I don’t need to be a perfect mom. What is perfection, anyway, other than a set up for disappointment, that unattainable ideal, that nugget of nonsense?
I don’t need to be my child’s friend. She will have so many of those, I have enough of those, I just need to be her parent.
I just need to be her parent. Her Mom, her person, her family.
I will have her back, I will always have her back, I will always, always, always have her back.
I will love her. I will always love her. I will always love her unconditionally.
I will support her in her ideas and thoughts and endeavors and all the colors in between and surrounding. I will give her guidance when asked, I will give her notes when asked, I will do as asked.
I will occasionally lose my temper, lose my job, lose my way.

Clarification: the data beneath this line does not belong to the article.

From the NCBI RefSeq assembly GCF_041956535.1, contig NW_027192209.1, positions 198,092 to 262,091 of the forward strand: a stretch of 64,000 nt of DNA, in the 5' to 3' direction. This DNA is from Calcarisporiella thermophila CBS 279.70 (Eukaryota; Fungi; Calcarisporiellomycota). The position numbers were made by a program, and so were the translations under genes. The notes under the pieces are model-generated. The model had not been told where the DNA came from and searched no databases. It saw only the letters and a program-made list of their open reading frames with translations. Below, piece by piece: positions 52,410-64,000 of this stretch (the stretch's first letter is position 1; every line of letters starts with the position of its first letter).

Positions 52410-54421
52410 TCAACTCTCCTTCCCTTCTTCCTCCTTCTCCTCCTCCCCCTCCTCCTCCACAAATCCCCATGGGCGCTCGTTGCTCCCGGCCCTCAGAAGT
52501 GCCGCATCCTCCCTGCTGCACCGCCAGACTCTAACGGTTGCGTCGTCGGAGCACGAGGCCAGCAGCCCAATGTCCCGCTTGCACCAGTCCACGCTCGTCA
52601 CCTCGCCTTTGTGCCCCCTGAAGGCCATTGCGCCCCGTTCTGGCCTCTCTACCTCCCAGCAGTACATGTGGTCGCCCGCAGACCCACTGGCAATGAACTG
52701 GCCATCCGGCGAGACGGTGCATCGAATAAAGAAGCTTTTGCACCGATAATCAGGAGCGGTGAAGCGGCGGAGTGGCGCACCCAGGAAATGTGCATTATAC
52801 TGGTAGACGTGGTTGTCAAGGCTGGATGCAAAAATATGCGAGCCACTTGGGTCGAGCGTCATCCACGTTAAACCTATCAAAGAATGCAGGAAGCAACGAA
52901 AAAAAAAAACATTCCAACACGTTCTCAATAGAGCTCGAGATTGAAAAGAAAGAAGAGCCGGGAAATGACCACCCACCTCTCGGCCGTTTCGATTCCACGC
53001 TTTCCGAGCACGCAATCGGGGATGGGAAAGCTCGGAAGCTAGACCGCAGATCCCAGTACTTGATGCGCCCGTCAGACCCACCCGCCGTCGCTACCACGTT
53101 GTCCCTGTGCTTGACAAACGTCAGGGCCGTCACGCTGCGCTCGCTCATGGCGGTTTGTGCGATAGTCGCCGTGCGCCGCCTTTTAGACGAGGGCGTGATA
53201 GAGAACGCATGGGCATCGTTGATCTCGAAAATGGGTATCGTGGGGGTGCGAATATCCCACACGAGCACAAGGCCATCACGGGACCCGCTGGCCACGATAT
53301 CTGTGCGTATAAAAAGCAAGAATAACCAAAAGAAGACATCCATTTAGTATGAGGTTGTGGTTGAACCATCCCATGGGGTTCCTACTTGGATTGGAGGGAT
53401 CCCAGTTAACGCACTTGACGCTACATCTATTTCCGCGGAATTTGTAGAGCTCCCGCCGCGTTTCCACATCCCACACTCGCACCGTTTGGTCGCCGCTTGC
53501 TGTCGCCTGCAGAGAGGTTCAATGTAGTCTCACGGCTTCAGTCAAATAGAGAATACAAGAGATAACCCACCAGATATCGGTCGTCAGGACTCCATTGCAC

I will say yes to things and I will say no to others.
I will burn toast too.
I will be flawed, I will be learning how to be a Mom as we grow older, together.
And through all this and more, I will know this one thing:
I am her mom.
Ana Gasteyer: “In some ways, the conversation about women in competition is a complicated one, and an uncomfortable one, especially for women of our generation—because we’ve both been asked to compete and concurrently to pretend that it’s not important to us.”
Ayanna Pressley: “Don’t dare invoke one of the darkest days of terrorism in MY city to stoke fear and derail a meaningful conversation about fundamental rights & what justice looks like for the 1000s of black & brown folks who are stripped of their liberty & civic participation for minor offenses.”
Jamie Stelter: “Do you know how many times in four months—let alone four days, four hours even—a woman who wants to be pregnant counts the moments until she could possibly be pregnant again?”
Some notes for a Baby Boomer (Sonia Denis) running for Presidency from a Millennial.
Anita Hill and Joe Biden: the reckoning.
Sigourney Weaver and Samantha Bee: the YES.
Ageism: The Curse.
An ode to rom-coms.
Now have a laugh with Leslie Jones.